Card Walker

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Esmond Cardon Walker (January 9, 1916 – November 28, 2005), commonly known as E. Cardon Walker or Card Walker, was a top executive at Walt Disney Productions in the 1960s, 1970s, and 1980s. He was born in Rexburg, Idaho.

Early life and career[edit]

Walker moved to Los Angeles, California in 1934, where he attended UCLA. After graduation, he began his career at Disney as a mailroom clerk in 1938. Before long, he stepped up the ladder and found himself in the camera department and later became a unit manager for short subjects.

In 1941, Walker was forced to delay his Disney career to serve in the United States Navy during World War II. He was the Flight Deck Commander of the USS Bunker Hill aircraft carrier (CV-17) in the Pacific Theater from 1943-1945, surviving eight major battles. After the war, he returned to the Disney Studio. In 1956, he became Vice President of advertising and sales, before being elected to the Board of Directors in 1960.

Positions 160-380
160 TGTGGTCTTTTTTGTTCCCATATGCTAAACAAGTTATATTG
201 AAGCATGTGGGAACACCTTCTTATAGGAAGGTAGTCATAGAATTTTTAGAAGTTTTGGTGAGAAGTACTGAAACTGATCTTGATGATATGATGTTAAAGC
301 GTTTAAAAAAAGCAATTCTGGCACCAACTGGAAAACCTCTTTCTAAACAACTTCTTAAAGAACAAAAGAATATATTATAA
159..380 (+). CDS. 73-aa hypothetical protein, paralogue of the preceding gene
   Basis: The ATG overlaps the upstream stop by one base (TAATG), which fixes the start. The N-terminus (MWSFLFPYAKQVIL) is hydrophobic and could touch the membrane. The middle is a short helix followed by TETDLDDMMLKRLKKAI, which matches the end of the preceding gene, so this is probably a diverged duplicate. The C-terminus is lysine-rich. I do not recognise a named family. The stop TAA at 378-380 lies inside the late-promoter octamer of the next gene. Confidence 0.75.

Career with Disney[edit]

After Walt Disney died in 1966, Walker became Executive Vice President and Chief Operating Officer. When Walt's brother Roy O. Disney died in 1971, he became company President, serving under Chairman and CEO Donn Tatum. In November 1976 Walker took over Chief Executive Officer duties from Tatum while retaining the responsibilities of President. Finally, in 1980 Walker became Chairman of the Disney Board upon Tatum's retirement. Walker himself retired as CEO three years later, in February 1983, but stayed on as Chairman until May 1 to oversee the opening of Tokyo Disneyland in Japan.

As a top Disney executive, Walker played a major part in the early development of Walt Disney World in Florida. He also sought to expand Disney's presence to international territory. Epcot and Tokyo Disneyland both opened under Walker's leadership, and he presided over the dedications of both parks. Walker founded the Disney Channel in 1982.

Walker continued to serve as a consultant to the company until 1990 and was member of the Board of Directors until 2000, having served 50 continuous years on the Disney Board. His contributions culminated in his induction into the Disney Legends in 1993.

Death[edit]

He died at age 89 in La Cañada Flintridge, California.

Business positions
Preceded by
Donn Tatum
President of The Walt Disney Company
1971–1977
Succeeded by
Ron W. Miller
Preceded by
Donn Tatum
CEO of The Walt Disney Company
1976–1983
Succeeded by
Ron W. Miller
Preceded by
Donn Tatum
Chairman of The Walt Disney Company
1980–1983
Succeeded by
Raymond Watson

External links[edit]